The second exception made by your Committee is in relation to Claim No. 17, which the Surveyor General recommends in favor of Cornelio Vigil and Ceran St. Vrain for the full extent embraced in a survey annexed to the papers. The quantity of land embraced in the survey does not appear; but by a close examination of some of the distances shown, and a rough calculation of the others, there cannot be less than one hundred square leagues, and possibly much more ... . If this demarcation of boundaries by the Justice of the Peace had been afterwards brought to the notice of the Governor, and approved by him, a grave question would still remain as to his power to concede entire districts of country without the authorization of the provincial assembly or the Mexican Congress; but your committee finds no proof in the papers of approval of this action by any officer superior to the Justice of the Peace, and as his power clearly could not go beyond the execution of the Governor’s orders, your committee cannot concur in the recommendation of the Surveyor General that this grant be confirmed for the full extent claimed. It is, however, plain that these parties are entitled to have their title confirmed to some extent ... . Under the Mexican Colonization Law of 1824 and the regulations of 1828, the extreme quantity allowed to be granted by the Governor to any colonist was eleven square leagues. In the absence of any other guide, your committee suggests that a restriction of the confirmation to an extent of eleven square leagues to each claimant would he the utmost they could fairly expect … .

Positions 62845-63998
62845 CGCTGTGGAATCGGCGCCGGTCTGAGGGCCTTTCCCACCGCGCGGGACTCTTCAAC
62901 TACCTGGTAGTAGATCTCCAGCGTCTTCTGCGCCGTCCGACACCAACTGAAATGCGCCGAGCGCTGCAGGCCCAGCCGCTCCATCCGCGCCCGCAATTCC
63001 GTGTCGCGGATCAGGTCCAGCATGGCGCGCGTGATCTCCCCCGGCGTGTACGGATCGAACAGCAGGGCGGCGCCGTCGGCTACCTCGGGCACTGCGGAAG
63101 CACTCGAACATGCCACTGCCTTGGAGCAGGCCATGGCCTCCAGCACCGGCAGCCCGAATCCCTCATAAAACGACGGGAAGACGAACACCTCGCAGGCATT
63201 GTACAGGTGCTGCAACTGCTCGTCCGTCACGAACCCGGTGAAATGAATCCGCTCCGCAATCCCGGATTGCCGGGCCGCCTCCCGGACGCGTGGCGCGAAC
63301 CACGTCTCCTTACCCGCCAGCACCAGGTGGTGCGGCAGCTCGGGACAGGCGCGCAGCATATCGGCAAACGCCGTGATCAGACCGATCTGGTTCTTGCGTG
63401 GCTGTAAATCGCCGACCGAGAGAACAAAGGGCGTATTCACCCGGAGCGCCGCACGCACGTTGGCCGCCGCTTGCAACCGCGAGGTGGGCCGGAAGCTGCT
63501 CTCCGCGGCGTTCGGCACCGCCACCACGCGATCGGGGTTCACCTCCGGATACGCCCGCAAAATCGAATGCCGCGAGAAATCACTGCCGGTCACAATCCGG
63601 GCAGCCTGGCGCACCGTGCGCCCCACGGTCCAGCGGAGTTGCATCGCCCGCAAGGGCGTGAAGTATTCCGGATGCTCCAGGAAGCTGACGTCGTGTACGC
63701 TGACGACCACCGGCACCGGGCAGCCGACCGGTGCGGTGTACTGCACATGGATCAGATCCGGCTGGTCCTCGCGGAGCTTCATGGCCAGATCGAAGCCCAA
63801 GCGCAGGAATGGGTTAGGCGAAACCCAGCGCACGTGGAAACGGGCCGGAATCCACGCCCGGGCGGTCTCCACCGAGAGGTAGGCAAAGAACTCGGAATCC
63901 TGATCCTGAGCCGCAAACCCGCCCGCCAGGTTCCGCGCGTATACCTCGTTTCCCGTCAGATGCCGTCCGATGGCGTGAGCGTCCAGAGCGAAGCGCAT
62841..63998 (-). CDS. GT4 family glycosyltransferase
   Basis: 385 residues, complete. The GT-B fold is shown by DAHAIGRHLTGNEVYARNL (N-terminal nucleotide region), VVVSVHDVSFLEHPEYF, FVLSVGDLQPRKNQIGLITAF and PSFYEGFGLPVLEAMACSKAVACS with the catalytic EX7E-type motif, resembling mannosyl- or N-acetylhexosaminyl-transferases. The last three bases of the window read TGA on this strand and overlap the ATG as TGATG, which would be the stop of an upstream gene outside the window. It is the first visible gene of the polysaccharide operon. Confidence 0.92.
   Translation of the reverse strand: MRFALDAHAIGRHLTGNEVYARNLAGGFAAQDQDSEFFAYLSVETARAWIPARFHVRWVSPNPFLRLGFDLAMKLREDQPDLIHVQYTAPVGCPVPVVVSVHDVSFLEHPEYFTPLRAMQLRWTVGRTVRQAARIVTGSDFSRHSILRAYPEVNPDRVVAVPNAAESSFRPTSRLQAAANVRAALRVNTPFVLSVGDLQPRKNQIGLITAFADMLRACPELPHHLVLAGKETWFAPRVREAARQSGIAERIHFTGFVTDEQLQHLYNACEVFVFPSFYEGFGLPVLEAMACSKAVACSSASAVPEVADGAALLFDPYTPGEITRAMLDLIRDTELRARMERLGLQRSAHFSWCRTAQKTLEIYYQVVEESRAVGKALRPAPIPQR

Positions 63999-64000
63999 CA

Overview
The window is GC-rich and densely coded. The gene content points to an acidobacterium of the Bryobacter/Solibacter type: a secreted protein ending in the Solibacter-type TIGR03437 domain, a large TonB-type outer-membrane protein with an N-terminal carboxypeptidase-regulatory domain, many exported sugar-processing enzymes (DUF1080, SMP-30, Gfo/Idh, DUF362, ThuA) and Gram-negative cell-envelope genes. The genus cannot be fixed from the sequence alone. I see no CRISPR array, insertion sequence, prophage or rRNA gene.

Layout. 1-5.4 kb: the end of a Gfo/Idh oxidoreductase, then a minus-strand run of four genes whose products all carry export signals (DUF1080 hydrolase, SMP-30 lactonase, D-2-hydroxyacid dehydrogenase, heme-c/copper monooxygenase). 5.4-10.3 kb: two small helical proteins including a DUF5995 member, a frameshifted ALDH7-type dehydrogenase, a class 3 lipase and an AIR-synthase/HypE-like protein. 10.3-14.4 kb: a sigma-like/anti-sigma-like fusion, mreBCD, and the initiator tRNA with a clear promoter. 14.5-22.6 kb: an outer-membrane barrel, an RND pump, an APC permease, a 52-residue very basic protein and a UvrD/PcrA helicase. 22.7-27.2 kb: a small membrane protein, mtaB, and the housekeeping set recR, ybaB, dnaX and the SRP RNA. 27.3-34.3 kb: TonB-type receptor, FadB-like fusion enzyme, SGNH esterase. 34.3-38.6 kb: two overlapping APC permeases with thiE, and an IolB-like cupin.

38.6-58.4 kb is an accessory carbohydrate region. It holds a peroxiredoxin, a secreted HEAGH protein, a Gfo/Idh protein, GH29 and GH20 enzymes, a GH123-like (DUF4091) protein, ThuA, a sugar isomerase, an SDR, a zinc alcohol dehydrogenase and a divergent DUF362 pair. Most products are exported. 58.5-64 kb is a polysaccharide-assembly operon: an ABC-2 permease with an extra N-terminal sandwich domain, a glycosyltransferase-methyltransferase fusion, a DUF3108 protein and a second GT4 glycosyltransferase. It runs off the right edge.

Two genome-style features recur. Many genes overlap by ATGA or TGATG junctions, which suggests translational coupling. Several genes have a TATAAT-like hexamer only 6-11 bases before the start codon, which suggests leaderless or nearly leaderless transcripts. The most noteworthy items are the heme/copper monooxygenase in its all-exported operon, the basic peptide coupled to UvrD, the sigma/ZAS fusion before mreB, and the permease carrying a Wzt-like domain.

The claimants vigorously protested this strict interpretation of the law, pointing out that New Mexican grants were made by Mexican authorities as being bounded by certain natural objects without regard to any specified quantity of land and that the Treaty of Guadalupe Hidalgo guaranteed to inviolably protect the property rights of former Mexican citizens and, therefore, Congress had no authority to reduce the size of the grant to twenty-two square leagues. Senator Benjamin remained adamant in his stand to limit the grant to twenty-two leagues, but the claimants finally were able to secure an agreement from Benjamin that if they were able to show that the Act of Possession had been approved by Armijo a confirmation of the grant to the extent of twenty-two square leagues would not stop them from seeking the confirmation of the balance of the grant. This agreement also provided that any act of confirmation would provide that the twenty-two leagues to be selected by the claimants would be in addition to any tracts which the claimants had previously sold to bona fide settlers. It seems that such tracts aggregated more than twenty-two leagues and unless this proviso was incorporated in the act, the claimants would have nothing left to remunerate them for their expenditures in connection with the settlement and improvement of the grant.[9] Of course, these agreements were not binding upon Congress. Congress confirmed the grant to the extent of twenty-two leagues by Act[10] approved June 21, 1860; however, in so approving the grant Congress failed to include either of the above agreements. The claimants promptly called the omission to Congress’ attention and submitted a “recently discovered Document” signed by Donaciano Vigil which purported to show that Armijo had been purported officially notified of the Act of Possession and had approved same. This document was presented to fulfill the primary agreement with Senator Benjamin and in an effort to secure the confirmation of the balance of the grant. The claimants also contended that the Las Animas Grant was an empresario grant and such grants were not subject to the eleven square league limitation. They also filed a survey of the grant which had been made by Thomas Means. This survey showed that the grant contained 922 square leagues or 4,096,345 acres. Unfortunately for the claimants of the grant, the outbreak of the Civil War put an end to further Congressional consideration of the matter.[11]